[texhax] detect characters in strings

Reinhard Kotucha reinhard.kotucha at web.de
Fri Jul 9 01:40:01 CEST 2010

On 7 July 2010 Brandon Kuczenski wrote:

 > Reinhard Kotucha wrote:
 > > On 7 July 2010 Brandon Kuczenski wrote:
 > > 
 > >  > At least my urgent problem is solved-- the numbers that happen to
 > >  > come up in scientific notation are all very small and I'm now
 > >  > replacing them with zero for the time being.  [...]
 > > 
 > > Somehow it all sounds like patchwork.  Doing arithmetic in TeX is
 > > extremely painful.
 > > 
 > > Please consider LuaTeX.  Then you don't need a macro package in order
 > > to find out whether your number contains the letter "e", LuaTeX
 > > supports scientific notation natively.  No need to replace small
 > > numbers with zero.
 > > 
 > > Regards,
 > >   Reinhard
 > > 
 > Thanks for the tip.  I'm not at all familiar with LuaTeX.  can you
 > point me towards some documentation that would assist a LaTeXer
 > with printing scientific data from some delimited input file?  I
 > would love native scientific notation support.  Yes, fp.sty does
 > feel a bit like a colossal hack.  but a very impressive one.

If you're using TeX Live, run:

   texdoc luatex

MikTeX provides a similar tool called mt-help but I don't know whether
it finds the same file.  The name of the file is "luatexref-t.pdf".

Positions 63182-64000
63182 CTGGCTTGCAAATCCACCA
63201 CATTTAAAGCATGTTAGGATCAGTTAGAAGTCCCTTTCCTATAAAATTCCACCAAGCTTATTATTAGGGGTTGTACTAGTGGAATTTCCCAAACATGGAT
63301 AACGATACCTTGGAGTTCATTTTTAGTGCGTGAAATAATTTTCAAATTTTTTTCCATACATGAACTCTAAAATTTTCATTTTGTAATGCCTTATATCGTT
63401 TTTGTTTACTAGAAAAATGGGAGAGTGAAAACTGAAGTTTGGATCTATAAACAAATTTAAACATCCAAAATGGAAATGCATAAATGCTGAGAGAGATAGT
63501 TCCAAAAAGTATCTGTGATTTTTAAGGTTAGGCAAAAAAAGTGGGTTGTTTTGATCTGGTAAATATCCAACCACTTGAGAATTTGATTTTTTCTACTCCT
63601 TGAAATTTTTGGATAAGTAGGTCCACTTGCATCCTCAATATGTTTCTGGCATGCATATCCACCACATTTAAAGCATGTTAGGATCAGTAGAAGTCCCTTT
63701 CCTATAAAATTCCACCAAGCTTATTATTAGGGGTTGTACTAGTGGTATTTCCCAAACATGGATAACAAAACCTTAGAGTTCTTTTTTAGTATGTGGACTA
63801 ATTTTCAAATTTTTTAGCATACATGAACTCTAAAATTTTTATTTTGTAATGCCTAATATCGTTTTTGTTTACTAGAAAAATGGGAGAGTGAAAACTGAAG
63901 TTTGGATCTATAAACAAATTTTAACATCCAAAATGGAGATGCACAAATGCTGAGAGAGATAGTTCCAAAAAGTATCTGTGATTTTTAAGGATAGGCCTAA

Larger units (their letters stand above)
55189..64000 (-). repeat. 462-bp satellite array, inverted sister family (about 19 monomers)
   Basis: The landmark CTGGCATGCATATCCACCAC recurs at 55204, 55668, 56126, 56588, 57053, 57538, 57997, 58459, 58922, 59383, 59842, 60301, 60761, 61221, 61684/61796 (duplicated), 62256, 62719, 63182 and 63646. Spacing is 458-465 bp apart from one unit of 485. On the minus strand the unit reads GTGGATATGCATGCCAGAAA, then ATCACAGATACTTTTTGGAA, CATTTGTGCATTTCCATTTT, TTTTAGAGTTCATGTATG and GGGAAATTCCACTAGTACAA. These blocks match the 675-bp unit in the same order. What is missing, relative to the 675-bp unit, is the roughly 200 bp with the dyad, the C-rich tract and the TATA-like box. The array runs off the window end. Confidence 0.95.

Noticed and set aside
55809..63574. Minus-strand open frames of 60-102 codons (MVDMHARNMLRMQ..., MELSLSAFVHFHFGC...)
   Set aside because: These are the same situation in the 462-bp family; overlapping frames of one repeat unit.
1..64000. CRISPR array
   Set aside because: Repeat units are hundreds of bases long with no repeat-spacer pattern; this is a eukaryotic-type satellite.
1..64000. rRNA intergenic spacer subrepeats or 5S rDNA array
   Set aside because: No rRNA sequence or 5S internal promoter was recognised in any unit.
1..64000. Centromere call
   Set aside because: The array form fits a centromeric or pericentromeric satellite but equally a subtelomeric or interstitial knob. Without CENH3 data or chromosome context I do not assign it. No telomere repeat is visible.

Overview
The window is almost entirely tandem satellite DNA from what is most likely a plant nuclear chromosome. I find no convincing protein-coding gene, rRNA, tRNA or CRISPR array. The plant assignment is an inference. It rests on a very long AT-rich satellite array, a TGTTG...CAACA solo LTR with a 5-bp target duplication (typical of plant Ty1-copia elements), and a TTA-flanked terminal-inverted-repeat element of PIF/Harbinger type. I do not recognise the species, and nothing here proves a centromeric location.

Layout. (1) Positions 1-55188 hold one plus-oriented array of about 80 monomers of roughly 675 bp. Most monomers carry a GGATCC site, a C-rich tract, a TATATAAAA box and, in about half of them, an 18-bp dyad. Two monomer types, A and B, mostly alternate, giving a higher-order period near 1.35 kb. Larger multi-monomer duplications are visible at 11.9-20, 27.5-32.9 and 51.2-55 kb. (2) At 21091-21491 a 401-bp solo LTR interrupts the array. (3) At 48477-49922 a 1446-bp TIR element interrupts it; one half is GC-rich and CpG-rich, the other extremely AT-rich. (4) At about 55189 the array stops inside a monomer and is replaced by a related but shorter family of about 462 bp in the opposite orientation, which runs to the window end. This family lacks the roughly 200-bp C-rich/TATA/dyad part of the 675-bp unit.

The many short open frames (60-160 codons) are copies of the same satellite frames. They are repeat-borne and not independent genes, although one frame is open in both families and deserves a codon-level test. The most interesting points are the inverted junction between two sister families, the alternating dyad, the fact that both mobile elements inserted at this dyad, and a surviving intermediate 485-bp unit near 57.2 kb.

> Speaking of "painful" "patchwork," try accomplishing anything
 > remotely robust in MS Excel!  I don't know how it became the
 > dominant computational tool, but it is like swimming through mud.
 > copy-this, paste-that, right-click, preferences dialog, edit
 > preferences; copy-this, paste-that...

IMO programs like Matlab or GNU Octave are much more straightforward
than spreadsheets but no Excel user is aware of them.

 > Douglas Adams must have been thinking about Microsoft office when
 > he wrote (of the Sirius Cybernetics Corporation), "It is very easy
 > to be blinded to the essential uselessness of [their products] by
 > the sense of achievement you get from getting them to work at all.
 > In other words---and this is the rock solid principle on which the
 > whole of the Corporation's Galaxy-wide success is founded---their
 > fundamental design flaws are completely hidden by their superficial
 > design flaws."

Interesting, especially because the Hitchhiker's Guide is older than
Microsoft Office, even older than MS-DoS.  But it's a matter of fact
that Microsoft stole many concepts from other systems (but didn't
understand them).  Seems that Gates was inspired by Adams.  


Reinhard Kotucha			              Phone: +49-511-3373112
Marschnerstr. 25
D-30167 Hannover	                      mailto:reinhard.kotucha at web.de
Microsoft isn't the answer. Microsoft is the question, and the answer is NO.

More information about the texhax mailing list